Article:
Posted: January 22, 2021 | News
Nearly three years ago, the California Supreme Court issued a landmark decision on the issue of independent contractors. The decision in Dynamex Operations West, Inc. v. Superior Court (2018) 4 Cal.5th 903 (Dynamex), altered the analysis of whether a worker can be properly classified as an independent contractor or must be classified as an employee.
The decision was subsequently enacted into the California Labor Code in Assembly Bill 5 (AB-5) as of January 1, 2020. AB-5 codified the holding in Dynamex into Labor Code section 2750.3.
The new standard created by Dynamex and incorporated in Labor Code section 2750.3, provided that a person providing labor or services for remuneration shall be considered an employee rather than an independent contractor unless the hiring entity demonstrates that all the following conditions are satisfied:
(A) The person is free from the control and direction of the hiring entity in connection with the performance of the work, both under the contract for the performance of the work and in fact.
(B) The person performs work that is outside the usual course of the hiring entity’s business.
(C) The person is customarily engaged in an independently established trade, occupation, or business of the same nature as that involved in the work performed.
This new standard has been referred to as the “ABC Test” for determining whether a worker can be properly classified as an independent contractor.
The “ABC Test” appeared to be a marked departure from the prior multi-factor independent contractor standard the Supreme Court had previously set forth in S.G. Borello & Sons v. Department of Industrial Relations (1989) 48 Cal.3d 341 (Borello).
As such, there was significant uncertainty whether the Dynamex decision would be retroactively applied to claims and cases pending prior to that decision. The Ninth Circuit was facing this analysis and given the level of uncertainty asked the California Supreme Court to advise on whether the decision applied retroactively.
On January 14, 2021, the California Supreme Court issued its guidance to the Ninth Circuit in the case of Gerardo Vazquez et al. v. Jan-Pro Franchising International, Inc., California Supreme Court Case number S258191.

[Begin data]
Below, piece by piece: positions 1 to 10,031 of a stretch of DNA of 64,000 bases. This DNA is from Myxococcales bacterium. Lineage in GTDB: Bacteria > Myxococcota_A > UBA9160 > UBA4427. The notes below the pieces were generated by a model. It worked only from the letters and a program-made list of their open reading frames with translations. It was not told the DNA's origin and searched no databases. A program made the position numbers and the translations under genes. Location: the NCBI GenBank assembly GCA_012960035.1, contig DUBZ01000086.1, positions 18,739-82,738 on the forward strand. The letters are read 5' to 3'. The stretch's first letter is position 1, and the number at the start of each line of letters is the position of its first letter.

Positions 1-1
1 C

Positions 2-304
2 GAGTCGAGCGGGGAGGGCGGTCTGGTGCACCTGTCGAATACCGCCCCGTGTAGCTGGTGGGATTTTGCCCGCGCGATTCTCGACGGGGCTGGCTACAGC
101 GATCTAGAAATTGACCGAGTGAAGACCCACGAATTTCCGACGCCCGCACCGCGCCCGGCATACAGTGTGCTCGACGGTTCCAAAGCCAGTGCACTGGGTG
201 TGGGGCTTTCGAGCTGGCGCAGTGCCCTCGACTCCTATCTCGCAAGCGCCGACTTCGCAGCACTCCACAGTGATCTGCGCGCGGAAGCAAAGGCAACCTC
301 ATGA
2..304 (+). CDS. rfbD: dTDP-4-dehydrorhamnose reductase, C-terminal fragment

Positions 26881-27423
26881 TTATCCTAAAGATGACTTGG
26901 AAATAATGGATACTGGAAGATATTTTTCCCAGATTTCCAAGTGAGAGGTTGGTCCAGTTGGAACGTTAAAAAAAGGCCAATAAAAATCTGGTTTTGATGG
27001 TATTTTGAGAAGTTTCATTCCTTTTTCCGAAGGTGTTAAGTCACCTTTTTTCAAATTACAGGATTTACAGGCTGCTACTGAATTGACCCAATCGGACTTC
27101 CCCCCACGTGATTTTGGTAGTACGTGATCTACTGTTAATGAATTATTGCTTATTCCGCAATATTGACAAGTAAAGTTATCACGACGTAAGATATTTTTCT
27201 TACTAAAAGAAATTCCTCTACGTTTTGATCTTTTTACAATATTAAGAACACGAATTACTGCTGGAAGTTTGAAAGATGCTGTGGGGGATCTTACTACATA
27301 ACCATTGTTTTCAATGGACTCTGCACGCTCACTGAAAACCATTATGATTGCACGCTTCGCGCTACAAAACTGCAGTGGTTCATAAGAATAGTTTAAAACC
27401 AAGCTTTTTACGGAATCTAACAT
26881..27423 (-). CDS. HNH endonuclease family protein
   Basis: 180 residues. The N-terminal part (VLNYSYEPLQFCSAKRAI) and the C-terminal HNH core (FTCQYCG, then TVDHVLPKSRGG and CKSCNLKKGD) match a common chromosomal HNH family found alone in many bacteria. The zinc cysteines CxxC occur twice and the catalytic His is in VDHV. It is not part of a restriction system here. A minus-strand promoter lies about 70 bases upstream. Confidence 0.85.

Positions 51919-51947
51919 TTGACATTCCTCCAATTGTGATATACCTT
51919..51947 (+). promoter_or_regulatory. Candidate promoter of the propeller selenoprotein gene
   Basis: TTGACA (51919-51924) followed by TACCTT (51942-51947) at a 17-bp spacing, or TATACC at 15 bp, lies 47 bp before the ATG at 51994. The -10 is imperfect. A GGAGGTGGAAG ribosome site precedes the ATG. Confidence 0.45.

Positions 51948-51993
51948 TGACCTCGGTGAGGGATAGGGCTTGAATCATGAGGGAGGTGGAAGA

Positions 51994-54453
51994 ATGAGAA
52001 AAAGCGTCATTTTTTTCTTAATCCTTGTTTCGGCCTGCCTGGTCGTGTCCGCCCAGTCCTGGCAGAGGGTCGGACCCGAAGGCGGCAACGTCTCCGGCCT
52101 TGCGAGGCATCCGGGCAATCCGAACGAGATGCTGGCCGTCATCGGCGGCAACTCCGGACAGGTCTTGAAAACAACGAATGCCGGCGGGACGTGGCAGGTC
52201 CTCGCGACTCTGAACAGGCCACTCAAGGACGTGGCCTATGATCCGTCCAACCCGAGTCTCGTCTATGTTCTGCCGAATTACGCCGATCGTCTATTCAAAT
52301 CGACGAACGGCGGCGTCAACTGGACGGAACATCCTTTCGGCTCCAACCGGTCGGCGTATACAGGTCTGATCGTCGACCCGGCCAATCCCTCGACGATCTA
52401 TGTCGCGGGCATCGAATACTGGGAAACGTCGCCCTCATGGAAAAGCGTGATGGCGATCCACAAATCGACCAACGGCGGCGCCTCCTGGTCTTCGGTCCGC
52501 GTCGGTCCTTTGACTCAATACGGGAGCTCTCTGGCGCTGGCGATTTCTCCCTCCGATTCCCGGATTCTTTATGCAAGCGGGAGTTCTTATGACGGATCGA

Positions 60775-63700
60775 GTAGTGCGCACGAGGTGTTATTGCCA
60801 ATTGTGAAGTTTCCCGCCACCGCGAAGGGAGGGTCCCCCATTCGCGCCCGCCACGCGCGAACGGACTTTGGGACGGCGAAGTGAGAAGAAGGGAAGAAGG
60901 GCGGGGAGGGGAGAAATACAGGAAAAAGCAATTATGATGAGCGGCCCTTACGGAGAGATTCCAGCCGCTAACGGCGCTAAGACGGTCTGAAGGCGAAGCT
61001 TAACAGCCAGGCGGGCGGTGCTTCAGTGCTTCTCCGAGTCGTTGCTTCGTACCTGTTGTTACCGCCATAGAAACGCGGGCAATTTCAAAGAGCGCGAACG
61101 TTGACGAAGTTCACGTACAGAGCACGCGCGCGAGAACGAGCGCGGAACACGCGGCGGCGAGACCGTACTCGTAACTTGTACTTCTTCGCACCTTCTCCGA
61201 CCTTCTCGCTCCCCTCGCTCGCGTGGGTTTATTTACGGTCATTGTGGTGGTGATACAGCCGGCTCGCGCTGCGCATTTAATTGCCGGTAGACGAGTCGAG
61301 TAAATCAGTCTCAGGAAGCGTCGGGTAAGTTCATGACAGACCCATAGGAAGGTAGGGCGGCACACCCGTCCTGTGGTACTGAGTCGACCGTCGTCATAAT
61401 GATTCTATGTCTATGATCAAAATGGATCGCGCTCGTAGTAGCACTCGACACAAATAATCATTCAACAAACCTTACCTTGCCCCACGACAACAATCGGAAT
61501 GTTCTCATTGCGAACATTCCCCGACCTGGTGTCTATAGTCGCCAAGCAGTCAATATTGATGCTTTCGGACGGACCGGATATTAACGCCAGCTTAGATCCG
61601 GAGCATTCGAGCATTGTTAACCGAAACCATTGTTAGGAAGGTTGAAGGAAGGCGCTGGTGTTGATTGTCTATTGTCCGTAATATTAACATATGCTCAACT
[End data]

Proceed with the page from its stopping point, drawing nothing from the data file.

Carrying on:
In Vazquez, the California Supreme Court determined that Dynamex must apply retroactively to all claims and cases pending as of the Dynamex decision in 2018. The Court explained that the “decision in Dynamex did not overrule any prior California Supreme Court decision or disapprove any prior California Court of Appeal decision.”
The Court reasoned that the Dynamex decision was the first time that it had been called upon to issue a decision regarding the proper definition of “employ,” within the meaning of the California Industrial Welfare Commission Wage Orders. The Wage Orders, which govern each industry in the State of California all employ the definition of the term “employ” in part to mean “suffer or permit to work” and define the term “employee”” to mean “any person employed by an employer.”
The Vazquez decision reasoned that the Dynamex decision was an authoritative judicial interpretation regarding the meaning of “suffer or permit to work.” The Vazquez decision explains that because this was the first interpretation of this language, under well-established jurisprudential principles, the Dynamex decision must retroactively apply to all cases still pending when the Dynamex decision was issued, if those cases involve a Wage Order with the same definition.
The Vazquez decision further strengthens the ABC Test. This decision will likely only increase the efforts of Plaintiff attorneys to bring litigation claiming that independent contractors should have been classified as employees.
Any businesses that utilize independent contractors should seek guidance to determine if and how those contractors are properly classified as such under the ABC Test.
If you have any questions or concerns regarding whether your company and its use of independent contractors is compliant with current law, the attorneys at Ferruzzo & Ferruzzo, LLP are available to provide guidance.
This blog is not meant to provide specific legal advice. For advice specific to your business, please contact any of the employment attorneys in our Employment Practices Group who are ready to assist you.